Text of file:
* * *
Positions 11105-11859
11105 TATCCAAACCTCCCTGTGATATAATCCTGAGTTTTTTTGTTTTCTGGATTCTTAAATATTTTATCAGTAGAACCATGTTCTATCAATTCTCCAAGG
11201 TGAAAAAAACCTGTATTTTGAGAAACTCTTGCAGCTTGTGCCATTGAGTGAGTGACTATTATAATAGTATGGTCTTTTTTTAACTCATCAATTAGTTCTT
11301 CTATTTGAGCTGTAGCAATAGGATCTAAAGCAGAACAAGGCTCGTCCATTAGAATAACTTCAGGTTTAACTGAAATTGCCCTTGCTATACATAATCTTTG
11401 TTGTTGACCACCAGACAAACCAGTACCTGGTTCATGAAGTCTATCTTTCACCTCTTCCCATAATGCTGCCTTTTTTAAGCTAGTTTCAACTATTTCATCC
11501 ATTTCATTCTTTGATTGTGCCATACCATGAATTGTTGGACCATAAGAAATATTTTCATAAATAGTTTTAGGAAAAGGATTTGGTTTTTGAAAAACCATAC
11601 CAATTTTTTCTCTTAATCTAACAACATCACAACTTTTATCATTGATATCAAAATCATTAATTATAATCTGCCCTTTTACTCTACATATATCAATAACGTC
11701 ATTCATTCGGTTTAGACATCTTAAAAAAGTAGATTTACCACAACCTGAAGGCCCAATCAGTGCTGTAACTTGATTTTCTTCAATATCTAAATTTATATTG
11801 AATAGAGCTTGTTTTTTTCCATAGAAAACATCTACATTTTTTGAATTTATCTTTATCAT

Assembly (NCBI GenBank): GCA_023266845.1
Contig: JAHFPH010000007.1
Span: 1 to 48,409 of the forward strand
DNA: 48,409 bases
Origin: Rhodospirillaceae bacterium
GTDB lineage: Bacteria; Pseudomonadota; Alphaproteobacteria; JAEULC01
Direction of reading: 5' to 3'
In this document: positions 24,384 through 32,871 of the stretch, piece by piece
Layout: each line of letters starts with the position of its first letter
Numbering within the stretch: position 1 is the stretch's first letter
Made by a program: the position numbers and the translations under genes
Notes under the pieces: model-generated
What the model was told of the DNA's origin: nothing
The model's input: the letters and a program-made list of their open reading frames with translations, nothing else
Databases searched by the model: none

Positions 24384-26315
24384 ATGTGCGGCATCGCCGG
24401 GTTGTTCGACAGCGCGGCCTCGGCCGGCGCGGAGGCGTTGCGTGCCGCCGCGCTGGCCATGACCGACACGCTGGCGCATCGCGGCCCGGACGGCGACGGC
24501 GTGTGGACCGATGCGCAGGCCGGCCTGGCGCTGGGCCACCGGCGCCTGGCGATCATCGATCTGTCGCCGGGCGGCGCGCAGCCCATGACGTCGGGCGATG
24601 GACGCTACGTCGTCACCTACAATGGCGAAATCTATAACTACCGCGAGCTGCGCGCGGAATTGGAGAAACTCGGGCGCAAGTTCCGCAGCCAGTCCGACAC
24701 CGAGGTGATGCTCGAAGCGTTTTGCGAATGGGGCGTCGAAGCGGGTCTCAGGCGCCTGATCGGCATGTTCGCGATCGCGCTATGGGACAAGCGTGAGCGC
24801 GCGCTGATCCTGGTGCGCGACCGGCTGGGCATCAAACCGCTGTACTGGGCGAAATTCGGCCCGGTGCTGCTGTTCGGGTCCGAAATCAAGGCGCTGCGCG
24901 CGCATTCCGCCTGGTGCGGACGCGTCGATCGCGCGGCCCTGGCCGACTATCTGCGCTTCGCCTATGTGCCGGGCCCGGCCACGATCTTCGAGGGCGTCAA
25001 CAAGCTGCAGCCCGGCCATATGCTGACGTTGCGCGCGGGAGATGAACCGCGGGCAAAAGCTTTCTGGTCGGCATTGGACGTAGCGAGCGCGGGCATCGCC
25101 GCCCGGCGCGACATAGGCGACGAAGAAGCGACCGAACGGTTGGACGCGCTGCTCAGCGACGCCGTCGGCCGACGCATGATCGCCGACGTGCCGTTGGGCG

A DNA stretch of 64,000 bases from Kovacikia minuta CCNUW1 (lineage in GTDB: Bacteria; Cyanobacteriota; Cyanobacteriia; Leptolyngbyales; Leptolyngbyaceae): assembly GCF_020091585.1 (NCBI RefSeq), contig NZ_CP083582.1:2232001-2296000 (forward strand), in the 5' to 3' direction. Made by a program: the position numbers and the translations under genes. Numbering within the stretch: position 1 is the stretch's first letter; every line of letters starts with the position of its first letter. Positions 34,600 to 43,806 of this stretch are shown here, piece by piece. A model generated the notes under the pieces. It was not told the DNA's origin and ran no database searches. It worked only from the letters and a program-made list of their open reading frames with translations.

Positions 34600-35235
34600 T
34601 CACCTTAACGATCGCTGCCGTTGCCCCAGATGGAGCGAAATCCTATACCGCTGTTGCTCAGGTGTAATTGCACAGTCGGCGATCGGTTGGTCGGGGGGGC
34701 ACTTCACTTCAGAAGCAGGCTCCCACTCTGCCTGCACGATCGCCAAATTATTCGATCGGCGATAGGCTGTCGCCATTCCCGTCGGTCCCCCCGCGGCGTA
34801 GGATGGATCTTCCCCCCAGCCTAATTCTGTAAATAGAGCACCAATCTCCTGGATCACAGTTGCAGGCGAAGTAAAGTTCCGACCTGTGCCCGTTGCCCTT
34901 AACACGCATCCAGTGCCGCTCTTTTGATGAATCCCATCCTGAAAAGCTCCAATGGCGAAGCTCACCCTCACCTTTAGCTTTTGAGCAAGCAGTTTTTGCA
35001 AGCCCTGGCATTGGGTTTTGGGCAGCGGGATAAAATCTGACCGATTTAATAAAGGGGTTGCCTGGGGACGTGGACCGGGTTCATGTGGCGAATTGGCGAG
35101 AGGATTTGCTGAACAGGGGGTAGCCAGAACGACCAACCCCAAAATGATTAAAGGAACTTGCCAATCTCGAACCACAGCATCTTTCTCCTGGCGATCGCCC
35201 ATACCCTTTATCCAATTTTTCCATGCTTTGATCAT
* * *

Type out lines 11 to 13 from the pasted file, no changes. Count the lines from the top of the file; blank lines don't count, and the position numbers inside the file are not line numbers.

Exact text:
Contig: JAHFPH010000007.1
Span: 1 to 48,409 of the forward strand
DNA: 48,409 bases